Several bombings across Baghdad killed 34 people Sunday -- the bloodiest day in the capital during this holy month of Ramadan, an Interior Ministry official said.
Also Sunday, in Iraq's Diyala province, at least four people were killed and 17 others wounded in several attacks, a security official in the province said.
The attacks came as Iraqis prepared for Eid al-Fitr, which marks the end of Ramadan with feasts and celebrations. The holiday in Iraq begins Tuesday.
In Baghdad's central Karrada district, a suicide bomber wearing an explosives vest detonated minutes after a bomb in a parked car exploded, the Interior Ministry's head of Explosives and Ordnance Disposal unit said, speaking on state-run al-Iraqia television.
Twenty people were killed and 72 wounded in those attacks, which occurred in a busy commercial area in Karrada. Three women and four policemen were among the dead, and the wounded included seven policemen and women and children, the Interior Ministry said.
Initially, the Interior Ministry reported a roadside bomb followed the car bomb. But Iraqi Gen. Jihad al-Jabiri of the Interior Ministry later said that as people gathered about 328 feet (100 meters) from where the car had exploded, the suicide bomber detonated amid the crowd, causing most of the casualties.
Earlier Sunday, a bomb detonated in a car parked near a southwestern Baghdad market and mosque, killing at least a dozen people and wounding 35 others, the official said. The attack, which occurred shortly before Iftar -- the evening meal at which Muslims break their fast during Ramadan -- took place in a predominantly Shiite area.
Around the same time, a bomb attached to a car detonated on a bridge in southwestern Baghdad, killing the driver and wounding a civilian bystander, the official said. It was believed the bomb was attached to the car without the driver's knowledge, the official said.
Earlier Sunday, a roadside bomb exploded near an Iraqi army patrol close to a restaurant in western Baghdad's al-Mansour district, killing one soldier and wounding three others.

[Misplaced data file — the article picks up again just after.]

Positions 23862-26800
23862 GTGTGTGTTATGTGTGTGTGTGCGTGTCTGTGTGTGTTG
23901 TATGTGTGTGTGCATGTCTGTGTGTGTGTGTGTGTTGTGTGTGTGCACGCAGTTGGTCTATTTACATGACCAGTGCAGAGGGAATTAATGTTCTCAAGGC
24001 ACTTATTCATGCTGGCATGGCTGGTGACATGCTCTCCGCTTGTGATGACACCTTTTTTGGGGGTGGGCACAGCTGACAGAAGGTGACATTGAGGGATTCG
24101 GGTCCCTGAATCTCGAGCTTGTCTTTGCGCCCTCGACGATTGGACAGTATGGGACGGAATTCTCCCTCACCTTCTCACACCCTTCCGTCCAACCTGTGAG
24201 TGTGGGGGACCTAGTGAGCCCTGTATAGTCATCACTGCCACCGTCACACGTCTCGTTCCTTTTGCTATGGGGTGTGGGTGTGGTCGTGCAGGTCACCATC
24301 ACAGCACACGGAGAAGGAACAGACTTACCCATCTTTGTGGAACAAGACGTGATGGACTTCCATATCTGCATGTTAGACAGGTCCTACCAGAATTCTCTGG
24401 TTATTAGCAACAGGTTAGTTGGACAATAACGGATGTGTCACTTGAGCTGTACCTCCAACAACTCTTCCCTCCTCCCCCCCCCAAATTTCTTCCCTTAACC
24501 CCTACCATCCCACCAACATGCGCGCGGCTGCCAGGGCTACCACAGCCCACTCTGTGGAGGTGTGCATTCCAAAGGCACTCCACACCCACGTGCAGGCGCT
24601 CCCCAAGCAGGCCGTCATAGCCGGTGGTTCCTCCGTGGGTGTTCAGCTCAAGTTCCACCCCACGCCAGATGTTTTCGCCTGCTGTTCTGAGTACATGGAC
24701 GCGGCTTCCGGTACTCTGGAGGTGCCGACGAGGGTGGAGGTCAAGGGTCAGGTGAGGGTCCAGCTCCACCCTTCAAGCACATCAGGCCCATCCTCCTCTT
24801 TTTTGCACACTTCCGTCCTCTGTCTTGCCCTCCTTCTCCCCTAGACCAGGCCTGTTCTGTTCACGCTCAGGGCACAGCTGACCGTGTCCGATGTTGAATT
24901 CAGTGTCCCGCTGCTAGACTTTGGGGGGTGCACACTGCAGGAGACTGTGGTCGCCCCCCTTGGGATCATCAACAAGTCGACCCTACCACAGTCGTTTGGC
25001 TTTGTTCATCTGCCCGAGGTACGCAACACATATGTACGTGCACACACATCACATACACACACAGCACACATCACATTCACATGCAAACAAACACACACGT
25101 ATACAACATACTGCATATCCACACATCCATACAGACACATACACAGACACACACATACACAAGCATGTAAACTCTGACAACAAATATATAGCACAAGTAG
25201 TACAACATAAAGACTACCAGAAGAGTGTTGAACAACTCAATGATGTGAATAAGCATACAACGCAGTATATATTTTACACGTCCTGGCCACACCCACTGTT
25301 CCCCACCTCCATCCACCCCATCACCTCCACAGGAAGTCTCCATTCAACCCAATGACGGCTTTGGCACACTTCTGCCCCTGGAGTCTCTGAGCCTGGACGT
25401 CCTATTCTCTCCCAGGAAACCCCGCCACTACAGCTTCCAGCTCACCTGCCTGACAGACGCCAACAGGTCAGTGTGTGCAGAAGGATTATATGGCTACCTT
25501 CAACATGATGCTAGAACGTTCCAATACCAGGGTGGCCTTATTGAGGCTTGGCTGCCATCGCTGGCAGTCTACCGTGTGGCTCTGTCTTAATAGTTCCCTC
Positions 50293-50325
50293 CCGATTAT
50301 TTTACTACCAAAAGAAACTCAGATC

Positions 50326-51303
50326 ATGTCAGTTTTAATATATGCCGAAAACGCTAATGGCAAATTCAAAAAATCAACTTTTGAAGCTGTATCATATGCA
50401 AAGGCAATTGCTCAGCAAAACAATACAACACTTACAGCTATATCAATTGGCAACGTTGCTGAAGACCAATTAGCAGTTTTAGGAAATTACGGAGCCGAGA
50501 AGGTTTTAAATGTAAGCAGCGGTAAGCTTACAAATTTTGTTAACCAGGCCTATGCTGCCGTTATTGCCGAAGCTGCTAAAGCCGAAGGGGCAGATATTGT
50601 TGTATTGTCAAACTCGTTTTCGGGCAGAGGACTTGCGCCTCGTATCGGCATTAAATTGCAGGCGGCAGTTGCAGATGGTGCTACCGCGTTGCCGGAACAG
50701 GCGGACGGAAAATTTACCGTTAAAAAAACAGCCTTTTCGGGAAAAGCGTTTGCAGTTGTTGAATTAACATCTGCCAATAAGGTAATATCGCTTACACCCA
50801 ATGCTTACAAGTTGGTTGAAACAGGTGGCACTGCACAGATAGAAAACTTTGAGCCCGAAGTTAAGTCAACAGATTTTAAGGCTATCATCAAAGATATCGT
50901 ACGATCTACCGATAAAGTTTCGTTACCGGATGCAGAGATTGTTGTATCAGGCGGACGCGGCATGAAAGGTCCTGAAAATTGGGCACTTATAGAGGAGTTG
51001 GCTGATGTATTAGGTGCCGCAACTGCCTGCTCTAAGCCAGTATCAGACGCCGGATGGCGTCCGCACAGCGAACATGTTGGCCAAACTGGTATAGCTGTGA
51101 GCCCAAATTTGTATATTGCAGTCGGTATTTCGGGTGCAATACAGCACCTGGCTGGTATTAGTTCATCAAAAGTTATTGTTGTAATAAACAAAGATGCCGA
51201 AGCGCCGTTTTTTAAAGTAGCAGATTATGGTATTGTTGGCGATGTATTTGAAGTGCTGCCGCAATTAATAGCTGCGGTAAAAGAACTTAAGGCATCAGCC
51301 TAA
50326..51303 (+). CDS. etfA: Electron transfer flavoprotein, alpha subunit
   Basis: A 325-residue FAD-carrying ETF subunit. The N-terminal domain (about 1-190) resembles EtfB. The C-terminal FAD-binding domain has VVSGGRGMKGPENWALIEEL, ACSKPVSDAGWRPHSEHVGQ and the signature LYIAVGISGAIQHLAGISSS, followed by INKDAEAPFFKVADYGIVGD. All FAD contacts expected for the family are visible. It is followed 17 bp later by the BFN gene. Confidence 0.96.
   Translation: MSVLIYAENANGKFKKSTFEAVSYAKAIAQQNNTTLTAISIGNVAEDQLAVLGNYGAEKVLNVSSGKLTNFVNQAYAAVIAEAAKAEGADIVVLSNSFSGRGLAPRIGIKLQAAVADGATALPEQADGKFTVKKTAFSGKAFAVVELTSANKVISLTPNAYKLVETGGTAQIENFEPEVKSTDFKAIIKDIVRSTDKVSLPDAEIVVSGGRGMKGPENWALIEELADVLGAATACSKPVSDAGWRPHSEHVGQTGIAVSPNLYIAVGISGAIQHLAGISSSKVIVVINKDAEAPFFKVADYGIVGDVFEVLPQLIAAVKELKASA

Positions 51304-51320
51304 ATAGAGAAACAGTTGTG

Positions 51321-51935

In Diyala province, a roadside bomb struck an Iraqi Army patrol in Balad Ruz Sunday morning, killing at least two soldiers and wounding 10 others, a security official in the province said. Balad Ruz is about 30 miles (48 kilometers) east of the provincial capital of Baquba.
In Diyala's Khan Bani Saad, near Baquba, gunmen opened fire on civilians Sunday and killed at least two people, the official said.
And in central al-Saadiya -- a predominantly Kurdish town northeast of Baquba -- a roadside bomb struck the convoy of Ahmed al-Zarqoushi, the town's mayor. The attack wounded al-Zarqoushi and seven others, including five members of his security detail and two civilian bystanders.
Al-Saadiya is close to Khanaqin, a predominantly Kurdish area of the province in dispute between the central government and the autonomous Kurdish regional government in northern Iraq.
On Friday, Maj. Gen. Jeffrey Hammond, the U.S. commander in Baghdad, said violence in Baghdad during Ramadan had dropped sharply from last year, when 600 attacks occurred. This year, not including the attacks this weekend, Baghdad had experienced about one-tenth of that number, he said.
About 800 attacks took place in Baghdad during Ramadan in 2006, he said.